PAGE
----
So there you have it. Fuehrer King Bradley doesn't like God. In fact, he's pretty contentious towards the idea of God. So when he manages to pin down Colonel Mustang, and he chooses to impale both of Mustang's palms... that's pretty interesting. The following episodes then contain a Roy Mustang who appears to have stigmata.
The Church of Leto
Early in the series, Ed and Al visit the city of Lior, where a religious cult has emerged. In this cult, Father Leto, who has a philosopher's stone, uses the powers of alchemy to gain a position of power, then calls the acts of power "miracles of God." This could be the start of a very interesting debate on whether or not Leto is representative of a larger criticism of religion. However, we won't go in that direction -- at least not in this article. Instead, we'll simply look at it as Leto being an all-around bastard.
Remember what happened to Leto?
He was crushed by the fist of god -- literally. It took some help from Alchemy, but it's interesting how Ed won the fight. He transmuted the arm of what appears to be a religious deity and uses it to attack Leto. This could be interpreted as god's integrity being preserved, or alternatively, as Ed being blasphemous towards the idea of a god. There's reasonable justification for both arguments. What this was not, however, was unintentional.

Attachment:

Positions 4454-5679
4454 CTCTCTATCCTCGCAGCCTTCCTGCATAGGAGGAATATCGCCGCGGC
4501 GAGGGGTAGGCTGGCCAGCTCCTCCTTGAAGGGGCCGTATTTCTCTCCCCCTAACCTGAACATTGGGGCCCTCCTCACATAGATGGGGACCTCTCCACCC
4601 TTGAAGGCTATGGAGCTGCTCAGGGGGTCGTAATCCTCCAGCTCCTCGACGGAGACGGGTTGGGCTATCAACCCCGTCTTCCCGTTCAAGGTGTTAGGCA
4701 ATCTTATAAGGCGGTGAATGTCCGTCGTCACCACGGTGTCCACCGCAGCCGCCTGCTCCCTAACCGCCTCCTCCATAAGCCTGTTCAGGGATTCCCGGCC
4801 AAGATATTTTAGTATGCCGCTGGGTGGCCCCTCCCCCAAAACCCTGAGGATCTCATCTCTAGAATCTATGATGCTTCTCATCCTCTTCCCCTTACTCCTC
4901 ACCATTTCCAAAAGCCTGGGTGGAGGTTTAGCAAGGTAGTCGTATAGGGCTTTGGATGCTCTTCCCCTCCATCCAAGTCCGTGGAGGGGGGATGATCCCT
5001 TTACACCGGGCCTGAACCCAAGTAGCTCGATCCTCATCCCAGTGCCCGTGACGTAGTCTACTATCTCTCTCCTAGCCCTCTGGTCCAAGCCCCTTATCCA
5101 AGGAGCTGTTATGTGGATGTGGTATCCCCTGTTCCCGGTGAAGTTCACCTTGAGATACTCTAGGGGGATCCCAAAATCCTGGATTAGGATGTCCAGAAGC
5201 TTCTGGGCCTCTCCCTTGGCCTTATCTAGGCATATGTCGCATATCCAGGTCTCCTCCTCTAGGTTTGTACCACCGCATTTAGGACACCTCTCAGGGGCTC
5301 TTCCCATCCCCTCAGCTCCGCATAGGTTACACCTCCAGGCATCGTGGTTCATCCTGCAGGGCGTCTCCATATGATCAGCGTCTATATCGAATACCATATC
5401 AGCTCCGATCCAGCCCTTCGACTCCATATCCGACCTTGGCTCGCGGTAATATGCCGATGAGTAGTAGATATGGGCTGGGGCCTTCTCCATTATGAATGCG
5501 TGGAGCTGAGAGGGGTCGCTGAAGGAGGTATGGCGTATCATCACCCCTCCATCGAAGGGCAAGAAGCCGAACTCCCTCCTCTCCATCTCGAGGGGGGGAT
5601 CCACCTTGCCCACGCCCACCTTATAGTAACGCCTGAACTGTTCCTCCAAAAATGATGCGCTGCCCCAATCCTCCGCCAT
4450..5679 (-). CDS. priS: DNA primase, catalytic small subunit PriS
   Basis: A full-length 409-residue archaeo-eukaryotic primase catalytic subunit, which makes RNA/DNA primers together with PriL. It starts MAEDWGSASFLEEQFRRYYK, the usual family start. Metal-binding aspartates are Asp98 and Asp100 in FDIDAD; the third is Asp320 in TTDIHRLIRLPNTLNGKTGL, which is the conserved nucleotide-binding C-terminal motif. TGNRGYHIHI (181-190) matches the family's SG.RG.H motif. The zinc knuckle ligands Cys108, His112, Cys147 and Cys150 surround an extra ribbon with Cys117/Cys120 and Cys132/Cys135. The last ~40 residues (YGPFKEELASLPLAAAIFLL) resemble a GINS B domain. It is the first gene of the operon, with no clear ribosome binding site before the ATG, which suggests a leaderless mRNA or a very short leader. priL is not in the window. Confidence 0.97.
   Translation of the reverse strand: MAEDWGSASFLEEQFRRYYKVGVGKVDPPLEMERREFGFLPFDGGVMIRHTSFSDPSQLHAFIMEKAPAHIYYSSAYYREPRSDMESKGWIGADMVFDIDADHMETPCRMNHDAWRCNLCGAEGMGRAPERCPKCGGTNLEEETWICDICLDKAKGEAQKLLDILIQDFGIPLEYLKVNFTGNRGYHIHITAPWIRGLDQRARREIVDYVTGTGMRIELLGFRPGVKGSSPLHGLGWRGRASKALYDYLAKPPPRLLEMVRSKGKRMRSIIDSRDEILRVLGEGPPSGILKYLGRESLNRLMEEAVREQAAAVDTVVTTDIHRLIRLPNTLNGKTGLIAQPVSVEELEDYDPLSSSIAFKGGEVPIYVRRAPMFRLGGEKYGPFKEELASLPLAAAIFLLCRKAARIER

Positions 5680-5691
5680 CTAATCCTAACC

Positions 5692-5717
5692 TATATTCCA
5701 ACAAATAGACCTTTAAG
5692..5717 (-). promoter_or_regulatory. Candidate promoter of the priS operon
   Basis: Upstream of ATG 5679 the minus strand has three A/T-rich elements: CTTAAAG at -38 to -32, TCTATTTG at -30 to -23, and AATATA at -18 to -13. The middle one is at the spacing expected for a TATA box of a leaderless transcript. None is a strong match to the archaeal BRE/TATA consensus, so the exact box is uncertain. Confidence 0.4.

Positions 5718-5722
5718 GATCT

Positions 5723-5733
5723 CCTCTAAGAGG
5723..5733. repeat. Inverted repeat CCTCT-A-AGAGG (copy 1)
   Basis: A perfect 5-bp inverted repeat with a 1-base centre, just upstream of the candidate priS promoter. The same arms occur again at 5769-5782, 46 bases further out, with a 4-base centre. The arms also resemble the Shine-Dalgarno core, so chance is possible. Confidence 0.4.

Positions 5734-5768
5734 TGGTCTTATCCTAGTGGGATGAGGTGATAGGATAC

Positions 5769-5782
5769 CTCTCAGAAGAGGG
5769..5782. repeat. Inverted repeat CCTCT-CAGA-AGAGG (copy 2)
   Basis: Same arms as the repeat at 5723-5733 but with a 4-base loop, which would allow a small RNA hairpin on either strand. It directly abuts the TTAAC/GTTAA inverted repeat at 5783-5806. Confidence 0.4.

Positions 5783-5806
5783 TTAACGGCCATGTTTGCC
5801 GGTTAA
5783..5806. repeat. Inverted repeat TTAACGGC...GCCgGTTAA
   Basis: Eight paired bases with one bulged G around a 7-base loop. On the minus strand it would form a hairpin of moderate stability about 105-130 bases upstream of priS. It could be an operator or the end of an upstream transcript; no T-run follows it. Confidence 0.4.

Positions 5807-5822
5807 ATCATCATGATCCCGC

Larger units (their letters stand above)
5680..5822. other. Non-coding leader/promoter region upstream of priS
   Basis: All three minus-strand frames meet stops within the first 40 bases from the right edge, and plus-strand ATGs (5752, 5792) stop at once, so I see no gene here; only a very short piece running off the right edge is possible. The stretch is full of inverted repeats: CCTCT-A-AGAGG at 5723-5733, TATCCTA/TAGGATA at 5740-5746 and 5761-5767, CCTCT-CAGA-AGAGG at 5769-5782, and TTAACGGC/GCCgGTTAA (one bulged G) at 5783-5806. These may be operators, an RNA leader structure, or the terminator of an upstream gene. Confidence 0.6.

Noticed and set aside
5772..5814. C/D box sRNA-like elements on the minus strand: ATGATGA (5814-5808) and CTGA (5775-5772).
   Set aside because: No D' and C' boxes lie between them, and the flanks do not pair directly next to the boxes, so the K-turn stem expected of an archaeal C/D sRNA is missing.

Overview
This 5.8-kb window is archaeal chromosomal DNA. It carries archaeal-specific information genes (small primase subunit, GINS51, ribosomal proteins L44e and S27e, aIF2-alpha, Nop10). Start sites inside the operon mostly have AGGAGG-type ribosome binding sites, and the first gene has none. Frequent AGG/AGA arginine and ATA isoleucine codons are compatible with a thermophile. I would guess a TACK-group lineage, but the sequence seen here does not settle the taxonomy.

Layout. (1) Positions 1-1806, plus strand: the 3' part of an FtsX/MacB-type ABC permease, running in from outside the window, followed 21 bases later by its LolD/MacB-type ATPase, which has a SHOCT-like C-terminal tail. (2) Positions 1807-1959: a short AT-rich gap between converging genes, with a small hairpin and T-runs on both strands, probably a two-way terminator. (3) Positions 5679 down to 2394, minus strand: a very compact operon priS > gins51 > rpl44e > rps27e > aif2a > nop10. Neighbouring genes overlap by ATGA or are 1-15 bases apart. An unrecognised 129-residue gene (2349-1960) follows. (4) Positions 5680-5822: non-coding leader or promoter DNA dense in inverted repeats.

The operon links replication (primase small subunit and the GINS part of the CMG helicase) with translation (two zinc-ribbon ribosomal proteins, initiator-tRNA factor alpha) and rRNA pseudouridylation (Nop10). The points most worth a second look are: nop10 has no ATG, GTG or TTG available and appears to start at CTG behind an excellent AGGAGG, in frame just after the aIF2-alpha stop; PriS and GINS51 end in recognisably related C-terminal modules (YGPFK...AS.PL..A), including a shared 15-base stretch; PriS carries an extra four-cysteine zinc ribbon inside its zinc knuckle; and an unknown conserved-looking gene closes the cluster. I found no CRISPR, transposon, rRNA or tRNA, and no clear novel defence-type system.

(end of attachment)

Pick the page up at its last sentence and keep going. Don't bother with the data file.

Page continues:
Is that a good start? Hopefully, I've included enough food for thought to get everyone's mind working a bit. I feel there are still some aspects that could be explored further. I chose not to touch on the subject of Truth, because, to be honest, it's still pretty hard to work my mind around what commentary was being made with regards to him. Maybe someone else has ideas on this? I'd love to hear in the comments section. In fact, responses to the article as a whole are highly encouraged!
Nonno on May 25, 2020:
Thanks for pointing thses out
Dvt on November 12, 2019:
'Truth' is enlightenment, think of it as opening the 7th chakra in Yoga (Or the tree of life in Christianity)
Noah Miller on August 10, 2017:
I also noticed alot off symbolism in transmutation circles, as boby points out, Alex Armstrong has Hebrew writing on his fists, and at least to me Roy mustangs circles look very similar to a star of David, as well as plenty of triangles in circles which symbolizes the Trinity and the human transmutation circles that are straight up hexagrams
bobby on August 02, 2017:
What about all the hebrew in this show, such as on Alex Armstrongs fist, and on the Gate of Truth? BTW the translation for the writing on Alexs fist is Strong or chasak in hebrew
ET on September 12, 2016: